Q: Hi Meredith,
My boyfriend and I have been together for a few years. I'm in my late-20s and he's in his early 30s. We have had ups and downs like most couples, dealt with personal and family chaos, career changes, and all the other crazy stuff life throws at you. At the end of the day we love each other very much and have really stuck by each other through thick and thin. We do not live together although we have talked about moving in together recently and decided that we're not quite ready to take that step. We spend most nights together at his place.
Now for my question. I'm not 100% sure about marriage in general. Some days I think it would be fun and exciting to have a wedding and a marriage, while other days I think I'm cool with the life partner thing. I do want a commitment, though. I see moving in together as the "big step" that would solidify that commitment. I just resigned my lease so the earliest something could change is a year from now. I've decided I would like to show him that I am committed. As a 21st-century woman, I am thinking about getting some kind of matching jewelry (sort of like promise rings?)
My question is: Am I rushing things? I want it to be a joyous occasion and not uncomfortable, but would also love for it to be a surprise so I don't want to have a conversation with him about it first. I know he is committed to our relationship, but I don't want him to think I am pressuring him into proposing soon or that I'm not respecting the conversation we had about the next step in our relationship. I wouldn't expect us to wear them every day (I wear very little jewelry, changes from day to day). I would view it as a sweet symbol of our commitment to each other. It feels empowering when I think about buying this gift for us and could see him either loving it or feeling nervous about it. He'll never think that I am hinting at an engagement ring because I have told him on several occasions that I do not believe in engagement rings because I think they are archaic and misogynistic (Sorry, Beyonce. I still love "Single Ladies.") Any guidance? Is this old fashioned or corny? Will he view this as too much pressure?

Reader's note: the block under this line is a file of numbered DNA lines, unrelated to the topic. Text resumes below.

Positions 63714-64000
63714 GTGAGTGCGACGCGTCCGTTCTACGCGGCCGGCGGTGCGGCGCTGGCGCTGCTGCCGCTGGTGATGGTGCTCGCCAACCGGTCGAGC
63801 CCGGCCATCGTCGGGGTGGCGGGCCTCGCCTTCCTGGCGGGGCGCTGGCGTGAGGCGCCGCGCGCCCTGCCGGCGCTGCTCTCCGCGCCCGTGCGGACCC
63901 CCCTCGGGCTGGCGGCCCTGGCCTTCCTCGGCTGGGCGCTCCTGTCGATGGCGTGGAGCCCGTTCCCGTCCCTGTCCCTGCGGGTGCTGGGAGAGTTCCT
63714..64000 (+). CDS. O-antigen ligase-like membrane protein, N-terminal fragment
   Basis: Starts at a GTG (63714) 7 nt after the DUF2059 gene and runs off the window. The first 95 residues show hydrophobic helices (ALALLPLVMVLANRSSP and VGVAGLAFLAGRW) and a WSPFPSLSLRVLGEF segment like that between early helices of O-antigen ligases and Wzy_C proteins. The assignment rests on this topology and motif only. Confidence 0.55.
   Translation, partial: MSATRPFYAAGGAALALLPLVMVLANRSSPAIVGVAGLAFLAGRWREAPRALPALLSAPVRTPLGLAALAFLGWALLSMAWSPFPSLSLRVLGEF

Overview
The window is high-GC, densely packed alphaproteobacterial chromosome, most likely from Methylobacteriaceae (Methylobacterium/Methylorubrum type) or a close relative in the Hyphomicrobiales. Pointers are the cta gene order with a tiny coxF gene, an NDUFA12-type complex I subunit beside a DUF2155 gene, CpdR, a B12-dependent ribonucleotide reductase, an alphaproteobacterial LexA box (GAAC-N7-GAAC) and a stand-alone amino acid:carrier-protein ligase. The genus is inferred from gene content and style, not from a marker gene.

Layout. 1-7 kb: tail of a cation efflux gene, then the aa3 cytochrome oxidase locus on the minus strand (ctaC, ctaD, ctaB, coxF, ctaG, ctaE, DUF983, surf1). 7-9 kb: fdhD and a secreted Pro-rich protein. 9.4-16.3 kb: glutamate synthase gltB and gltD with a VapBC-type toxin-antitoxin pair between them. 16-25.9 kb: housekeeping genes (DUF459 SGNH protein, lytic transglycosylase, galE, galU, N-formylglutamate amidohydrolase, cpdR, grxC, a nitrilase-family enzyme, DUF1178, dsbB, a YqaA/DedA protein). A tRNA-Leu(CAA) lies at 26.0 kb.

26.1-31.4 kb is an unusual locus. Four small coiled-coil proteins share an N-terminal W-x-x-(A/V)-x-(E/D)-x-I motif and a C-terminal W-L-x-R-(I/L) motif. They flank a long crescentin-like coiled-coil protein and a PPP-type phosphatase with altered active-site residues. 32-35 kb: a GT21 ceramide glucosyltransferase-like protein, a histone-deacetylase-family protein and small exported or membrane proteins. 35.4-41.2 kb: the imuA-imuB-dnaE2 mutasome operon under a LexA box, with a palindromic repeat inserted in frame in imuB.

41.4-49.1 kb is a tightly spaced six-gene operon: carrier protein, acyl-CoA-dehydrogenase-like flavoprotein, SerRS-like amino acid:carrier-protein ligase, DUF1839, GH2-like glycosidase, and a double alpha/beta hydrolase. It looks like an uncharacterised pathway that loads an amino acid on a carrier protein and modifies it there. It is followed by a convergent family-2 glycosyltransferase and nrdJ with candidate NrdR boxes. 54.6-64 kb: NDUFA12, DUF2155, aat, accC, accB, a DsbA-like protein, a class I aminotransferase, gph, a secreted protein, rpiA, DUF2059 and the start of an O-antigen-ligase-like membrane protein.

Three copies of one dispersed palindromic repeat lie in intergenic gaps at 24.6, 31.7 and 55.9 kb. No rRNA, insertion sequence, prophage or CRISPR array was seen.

– Longing for Commitment, Massachusetts
A: I'm confused, LFC. So ... he won't think that the matching jewelry is a hint that you want to get engaged, but to you it will mean that you're on your way to making some sort of big commitment. I don't think that the idea is corny, but I do think that it's misleading.
You want to start living with him after your lease is up, so why don't you focus on that? If you're going to buy something that celebrates where the two of you are right now, get something great for his apartment that you can share. Or maybe spend the money on a weekend trip.
Just know that no matter what you buy, wear, or say, you can't speed up this relationship. You have to accept where you are now and fight the urge to pretend that you can control where you'll be next year. You're in a great partnership that's still evolving. Putting a promise ring on it doesn't change anything. I'm sure that Beyonce would agree with me.
To summarize: No promise rings, please. But ask him if there's something you can contribute to his apartment to make life easier for both of you since you spend so much time there. That says commitment to me -- and without any mixed signals or manipulation. And when you're ready, talk about cohabitation next year. It'll take some real planning, so you should be discussing the change within the next few months.
Readers? When she says she wants a promise ring, what does she actually want? Should she talk to him about when they can move in together? Thoughts on meaningful jewelry, in general? Is the promise jewelry a idea nice? Should I be more supportive? Discuss.
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Meredith Goldstein is a Boston Globe columnist who follows relationship trends and entertainment. She offers daily advice on Love Letters — and welcomes your comments. Meredith is also the author of "The Singles," a novel about complicated relationships. Follow Meredith at www.meredithgoldstein.netand on Twitter. Love Letters can be found in the print edition of The Boston Globe every Saturday in the G section.